Catholic-Jewish Meeting Condemns Terrorism and Anti-Semitism
Commission of Chief Rabbinate and Holy See Convenes in Jerusalem
| 953 hits
JERUSALEM, DEC. 4, 2003 (Zenit.org).- A high-level meeting of representatives of the Chief Rabbinate and of the Holy See concluded with a radical condemnation of terrorist violence and anti-Semitism.
This conclusion is reflected in the final statement of the third three-day meeting of the Joint Commission of the Chief Rabbinate of Israel's Delegation for Relations with the Catholic Church and the Holy See's Commission for Religious Relations with Jews.
In the final statement, signed by both the Jewish and Catholic Delegations, the participants expressed "their profound appreciation for the forthright statements emanating from the Holy See condemning violence against innocents and denouncing the current resurgent manifestations of anti-Semitism."
In this spirit, Cardinal Jorge Mejía wrote to the chief rabbis of Israel: "It is indeed not only cruel but vile and quite incompatible with any acceptable human standards to attack people in their places of prayer."
At the time of the joint commission's meeting, John Paul II issued a powerful appeal "to all men and women of good will to join your voices with mine as I repeat that the holy name of God must never be used to incite violence or terrorism, to promote hatred or exclusion."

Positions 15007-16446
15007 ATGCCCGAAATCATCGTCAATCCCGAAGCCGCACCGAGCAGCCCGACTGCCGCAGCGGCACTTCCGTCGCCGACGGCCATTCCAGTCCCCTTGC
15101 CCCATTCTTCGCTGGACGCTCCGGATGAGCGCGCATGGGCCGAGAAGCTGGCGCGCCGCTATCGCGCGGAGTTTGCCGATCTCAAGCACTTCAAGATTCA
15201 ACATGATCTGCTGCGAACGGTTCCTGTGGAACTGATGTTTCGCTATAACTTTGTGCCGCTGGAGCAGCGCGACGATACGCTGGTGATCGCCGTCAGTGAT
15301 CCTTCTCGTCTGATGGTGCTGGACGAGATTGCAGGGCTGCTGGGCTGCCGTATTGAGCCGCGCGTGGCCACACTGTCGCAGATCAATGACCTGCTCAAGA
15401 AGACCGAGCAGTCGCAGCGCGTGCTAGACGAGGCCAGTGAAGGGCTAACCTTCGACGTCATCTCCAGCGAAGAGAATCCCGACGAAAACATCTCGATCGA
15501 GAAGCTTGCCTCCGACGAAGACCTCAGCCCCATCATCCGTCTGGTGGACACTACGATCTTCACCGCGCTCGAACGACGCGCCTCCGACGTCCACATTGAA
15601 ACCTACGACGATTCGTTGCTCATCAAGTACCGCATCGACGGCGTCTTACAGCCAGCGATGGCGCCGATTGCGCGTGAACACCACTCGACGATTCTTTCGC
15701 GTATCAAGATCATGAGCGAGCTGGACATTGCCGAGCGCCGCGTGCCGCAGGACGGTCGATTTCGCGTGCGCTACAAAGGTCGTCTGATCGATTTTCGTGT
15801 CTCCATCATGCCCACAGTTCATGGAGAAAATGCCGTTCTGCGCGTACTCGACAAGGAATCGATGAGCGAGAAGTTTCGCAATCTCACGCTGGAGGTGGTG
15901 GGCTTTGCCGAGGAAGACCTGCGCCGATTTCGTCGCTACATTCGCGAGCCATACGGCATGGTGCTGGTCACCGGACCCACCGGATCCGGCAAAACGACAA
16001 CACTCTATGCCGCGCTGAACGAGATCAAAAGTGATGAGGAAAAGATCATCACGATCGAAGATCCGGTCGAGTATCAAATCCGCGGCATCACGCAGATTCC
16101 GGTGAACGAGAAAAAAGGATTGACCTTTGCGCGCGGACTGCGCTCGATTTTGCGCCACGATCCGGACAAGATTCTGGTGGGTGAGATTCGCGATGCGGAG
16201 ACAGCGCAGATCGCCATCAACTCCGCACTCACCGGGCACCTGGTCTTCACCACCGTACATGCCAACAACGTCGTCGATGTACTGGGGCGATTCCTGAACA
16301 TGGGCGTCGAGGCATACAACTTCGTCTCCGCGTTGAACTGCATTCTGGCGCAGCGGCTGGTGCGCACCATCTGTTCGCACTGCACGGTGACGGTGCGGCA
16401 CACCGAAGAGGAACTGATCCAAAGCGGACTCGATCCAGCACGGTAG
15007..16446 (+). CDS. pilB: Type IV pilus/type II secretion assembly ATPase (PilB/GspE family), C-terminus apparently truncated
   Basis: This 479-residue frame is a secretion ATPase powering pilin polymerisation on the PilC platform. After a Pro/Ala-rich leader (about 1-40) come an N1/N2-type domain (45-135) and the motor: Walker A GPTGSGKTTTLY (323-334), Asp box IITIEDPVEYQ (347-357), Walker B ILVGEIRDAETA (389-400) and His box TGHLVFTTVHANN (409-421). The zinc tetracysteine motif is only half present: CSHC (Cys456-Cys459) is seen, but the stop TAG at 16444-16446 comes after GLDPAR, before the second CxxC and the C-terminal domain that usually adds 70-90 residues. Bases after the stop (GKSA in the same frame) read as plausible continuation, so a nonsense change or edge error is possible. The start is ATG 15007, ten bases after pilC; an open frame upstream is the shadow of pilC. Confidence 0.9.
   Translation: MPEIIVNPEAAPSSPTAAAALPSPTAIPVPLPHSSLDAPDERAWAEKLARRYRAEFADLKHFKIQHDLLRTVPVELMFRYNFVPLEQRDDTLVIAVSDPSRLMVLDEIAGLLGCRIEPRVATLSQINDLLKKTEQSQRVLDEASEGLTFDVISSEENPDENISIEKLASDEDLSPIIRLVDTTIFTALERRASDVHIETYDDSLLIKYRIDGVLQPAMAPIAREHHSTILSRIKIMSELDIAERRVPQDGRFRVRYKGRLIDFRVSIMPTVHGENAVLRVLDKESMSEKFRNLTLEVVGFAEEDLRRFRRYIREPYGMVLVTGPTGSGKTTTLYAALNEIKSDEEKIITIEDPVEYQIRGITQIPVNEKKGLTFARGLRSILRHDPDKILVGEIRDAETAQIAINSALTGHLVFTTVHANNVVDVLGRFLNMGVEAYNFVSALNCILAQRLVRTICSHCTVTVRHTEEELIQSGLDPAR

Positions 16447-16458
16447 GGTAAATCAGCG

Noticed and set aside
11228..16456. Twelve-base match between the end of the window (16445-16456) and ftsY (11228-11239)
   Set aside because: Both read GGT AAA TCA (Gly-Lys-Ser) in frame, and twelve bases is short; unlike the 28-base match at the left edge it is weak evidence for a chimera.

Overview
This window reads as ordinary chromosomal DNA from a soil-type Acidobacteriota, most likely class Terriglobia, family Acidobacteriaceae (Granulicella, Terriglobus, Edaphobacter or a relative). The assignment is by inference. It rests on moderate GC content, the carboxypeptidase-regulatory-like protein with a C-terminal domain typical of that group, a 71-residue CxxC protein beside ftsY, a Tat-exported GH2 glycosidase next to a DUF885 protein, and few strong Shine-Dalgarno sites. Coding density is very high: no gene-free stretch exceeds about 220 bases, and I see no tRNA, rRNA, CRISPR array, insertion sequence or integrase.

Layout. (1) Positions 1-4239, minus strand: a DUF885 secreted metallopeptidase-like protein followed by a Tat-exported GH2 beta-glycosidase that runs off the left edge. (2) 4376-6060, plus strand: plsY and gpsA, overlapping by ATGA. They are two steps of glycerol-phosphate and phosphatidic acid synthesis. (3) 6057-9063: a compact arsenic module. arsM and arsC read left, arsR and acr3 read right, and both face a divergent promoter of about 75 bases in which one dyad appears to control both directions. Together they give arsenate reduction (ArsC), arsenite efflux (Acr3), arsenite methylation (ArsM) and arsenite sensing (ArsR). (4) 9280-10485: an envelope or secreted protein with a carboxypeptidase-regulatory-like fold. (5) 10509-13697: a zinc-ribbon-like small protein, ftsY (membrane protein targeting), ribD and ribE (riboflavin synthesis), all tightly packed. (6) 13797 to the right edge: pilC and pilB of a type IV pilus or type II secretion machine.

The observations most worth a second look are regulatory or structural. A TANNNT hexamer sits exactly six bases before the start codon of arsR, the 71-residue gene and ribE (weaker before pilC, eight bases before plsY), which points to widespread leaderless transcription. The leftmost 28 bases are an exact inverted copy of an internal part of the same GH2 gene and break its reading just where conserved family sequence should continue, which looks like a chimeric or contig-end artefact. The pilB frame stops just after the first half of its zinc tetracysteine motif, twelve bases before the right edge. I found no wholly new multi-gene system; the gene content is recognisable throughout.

"As religious leaders," the participants state, "we share in the pain and sorrow of all who suffer in the Holy Land today -- individuals, families and communities -- and express our fervent hope and prayers for an end to the trials and tribulations in the Land that is holy to us all."
"We urge our own communities, schools and families to live in mutual respect and understanding and to immerse themselves in the study and teachings of our holy Scriptures which we share, for the ennoblement of humanity, universal peace and justice," the document concludes.
The Jewish delegation was headed by Chief Rabbi Shear Yashuv Cohen, accompanied by four other rabbis and two experts. Cardinal Mejía led the Catholic delegation.